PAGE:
Periodic Variations in Light-Diurnal and Seasonal
We know that rotation of the earth on its axis accounts for day-to-night variations in the amount of radiations falling at a given place and seasonal variations occur due to the orbiting of the earth around the sun. Since the earth's equatorial plane is inclined to its orbit at an angle of 23o.27'. the rays of the sun do not fall vertically on all parts of the earth. From March 22nd to Sept. 22nd (AutumnaTequinox), the northpole is inclined towards the sun. So the most intense solar beam is focused on the northern hemisphere. We in the northern hemisphere, have summer season and on the northpole the sun shines for 24 hours of the day. While on South pole it is dark for six months and the southern hemisphere has winter season. The opposite situation exists on the poles from September 24 to March 20 (spring equinox) when the northern hemisphere has winter season and southern hemisphere hassummer season (Figure shown below).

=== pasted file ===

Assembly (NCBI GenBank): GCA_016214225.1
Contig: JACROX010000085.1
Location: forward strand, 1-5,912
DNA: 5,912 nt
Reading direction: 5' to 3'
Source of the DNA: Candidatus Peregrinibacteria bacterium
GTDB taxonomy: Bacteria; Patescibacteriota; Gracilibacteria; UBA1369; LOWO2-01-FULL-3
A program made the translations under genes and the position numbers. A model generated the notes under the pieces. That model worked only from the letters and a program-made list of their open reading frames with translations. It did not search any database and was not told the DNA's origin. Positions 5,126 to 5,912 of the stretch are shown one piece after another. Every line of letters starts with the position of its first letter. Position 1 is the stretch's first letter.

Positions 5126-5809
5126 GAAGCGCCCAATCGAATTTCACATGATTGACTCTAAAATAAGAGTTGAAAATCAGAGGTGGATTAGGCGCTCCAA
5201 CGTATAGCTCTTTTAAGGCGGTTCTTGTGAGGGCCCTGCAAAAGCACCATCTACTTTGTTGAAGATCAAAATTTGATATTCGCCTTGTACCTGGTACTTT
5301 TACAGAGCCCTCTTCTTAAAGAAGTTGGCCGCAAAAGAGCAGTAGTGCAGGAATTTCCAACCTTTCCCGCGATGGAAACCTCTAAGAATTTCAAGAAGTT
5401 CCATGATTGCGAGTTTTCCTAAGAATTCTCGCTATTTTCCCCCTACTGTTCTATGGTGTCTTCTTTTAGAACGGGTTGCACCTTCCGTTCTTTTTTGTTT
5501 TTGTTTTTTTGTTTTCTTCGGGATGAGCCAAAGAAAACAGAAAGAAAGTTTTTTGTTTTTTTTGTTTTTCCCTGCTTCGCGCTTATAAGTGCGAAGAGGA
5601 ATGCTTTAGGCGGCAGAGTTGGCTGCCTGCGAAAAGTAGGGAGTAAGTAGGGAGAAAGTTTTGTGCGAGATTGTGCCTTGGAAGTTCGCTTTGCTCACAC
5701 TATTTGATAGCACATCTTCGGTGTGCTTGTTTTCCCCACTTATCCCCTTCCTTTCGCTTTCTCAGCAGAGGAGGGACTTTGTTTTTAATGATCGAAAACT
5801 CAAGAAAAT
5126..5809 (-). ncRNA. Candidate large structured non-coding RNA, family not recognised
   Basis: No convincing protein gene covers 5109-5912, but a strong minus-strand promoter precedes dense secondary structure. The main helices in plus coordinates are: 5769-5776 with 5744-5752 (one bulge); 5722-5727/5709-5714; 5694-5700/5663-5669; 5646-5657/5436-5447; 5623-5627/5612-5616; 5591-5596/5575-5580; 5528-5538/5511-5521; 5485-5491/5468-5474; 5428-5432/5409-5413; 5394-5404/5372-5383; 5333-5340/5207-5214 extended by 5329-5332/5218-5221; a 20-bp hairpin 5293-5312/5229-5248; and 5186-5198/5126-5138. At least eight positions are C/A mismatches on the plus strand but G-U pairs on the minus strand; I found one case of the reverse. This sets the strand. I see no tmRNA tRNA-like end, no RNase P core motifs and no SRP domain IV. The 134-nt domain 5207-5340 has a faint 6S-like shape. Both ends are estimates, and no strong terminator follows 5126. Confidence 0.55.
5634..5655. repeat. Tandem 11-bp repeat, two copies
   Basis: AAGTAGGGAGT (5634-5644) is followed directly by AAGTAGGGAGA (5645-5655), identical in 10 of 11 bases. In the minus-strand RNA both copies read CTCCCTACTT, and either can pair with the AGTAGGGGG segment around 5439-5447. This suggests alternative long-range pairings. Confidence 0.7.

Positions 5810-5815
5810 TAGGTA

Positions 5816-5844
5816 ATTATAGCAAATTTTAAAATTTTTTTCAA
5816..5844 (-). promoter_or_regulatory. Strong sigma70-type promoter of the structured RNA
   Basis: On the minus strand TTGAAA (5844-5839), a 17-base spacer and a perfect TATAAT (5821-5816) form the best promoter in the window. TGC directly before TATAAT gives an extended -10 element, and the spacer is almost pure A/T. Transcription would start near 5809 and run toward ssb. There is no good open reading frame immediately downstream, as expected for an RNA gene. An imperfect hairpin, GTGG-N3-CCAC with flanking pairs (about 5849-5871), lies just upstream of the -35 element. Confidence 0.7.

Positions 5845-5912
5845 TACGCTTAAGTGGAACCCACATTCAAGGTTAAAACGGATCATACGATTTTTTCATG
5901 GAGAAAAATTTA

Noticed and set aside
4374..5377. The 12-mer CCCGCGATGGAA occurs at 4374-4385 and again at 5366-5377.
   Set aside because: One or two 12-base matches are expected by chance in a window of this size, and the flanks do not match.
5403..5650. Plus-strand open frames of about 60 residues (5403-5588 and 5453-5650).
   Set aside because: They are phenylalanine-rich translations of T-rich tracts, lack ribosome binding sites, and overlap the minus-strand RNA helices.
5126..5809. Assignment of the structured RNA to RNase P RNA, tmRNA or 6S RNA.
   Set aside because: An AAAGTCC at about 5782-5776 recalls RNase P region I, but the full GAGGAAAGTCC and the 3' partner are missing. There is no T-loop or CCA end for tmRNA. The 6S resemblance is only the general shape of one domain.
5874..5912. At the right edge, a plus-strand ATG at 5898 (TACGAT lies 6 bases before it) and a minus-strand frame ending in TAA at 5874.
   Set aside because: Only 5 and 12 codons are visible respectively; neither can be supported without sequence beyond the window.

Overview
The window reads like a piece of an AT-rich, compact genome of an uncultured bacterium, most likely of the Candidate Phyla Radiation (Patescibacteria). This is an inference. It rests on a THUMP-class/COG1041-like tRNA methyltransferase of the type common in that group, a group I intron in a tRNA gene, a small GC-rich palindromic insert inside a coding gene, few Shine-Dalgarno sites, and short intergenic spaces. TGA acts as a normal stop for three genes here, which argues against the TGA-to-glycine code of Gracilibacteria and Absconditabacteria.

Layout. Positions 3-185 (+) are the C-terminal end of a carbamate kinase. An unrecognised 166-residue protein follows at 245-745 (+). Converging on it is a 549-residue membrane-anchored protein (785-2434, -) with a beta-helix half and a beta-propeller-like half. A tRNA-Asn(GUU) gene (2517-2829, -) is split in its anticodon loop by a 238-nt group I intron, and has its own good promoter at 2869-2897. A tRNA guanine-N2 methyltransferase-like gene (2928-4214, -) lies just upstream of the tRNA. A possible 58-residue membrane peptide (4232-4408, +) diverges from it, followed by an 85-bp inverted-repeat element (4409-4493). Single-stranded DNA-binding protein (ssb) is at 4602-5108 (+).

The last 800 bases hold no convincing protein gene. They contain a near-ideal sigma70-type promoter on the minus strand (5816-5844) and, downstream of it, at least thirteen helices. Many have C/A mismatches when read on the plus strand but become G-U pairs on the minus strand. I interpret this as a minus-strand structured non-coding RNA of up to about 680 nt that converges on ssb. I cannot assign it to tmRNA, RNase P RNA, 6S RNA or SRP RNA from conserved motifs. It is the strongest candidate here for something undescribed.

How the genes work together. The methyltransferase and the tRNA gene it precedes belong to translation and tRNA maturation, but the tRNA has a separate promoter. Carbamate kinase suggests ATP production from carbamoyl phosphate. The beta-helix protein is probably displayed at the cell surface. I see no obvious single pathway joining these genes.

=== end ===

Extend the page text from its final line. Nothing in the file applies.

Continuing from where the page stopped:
There is also horizontal variation in the distribution of radiation on the earth. Because the earth is nearly spherical in shape, parallel beam of incoming sunlight does not fall vertically on all parts of the earth. It strikes lower latitudes more directly than higher latitudes. Therefore, at higher latitudes the incident radiation falls obliquely on the surface, travels more through the atmosphere, and spreads over a greater area and thus is less intense than the vertical beam falling on or near the equator.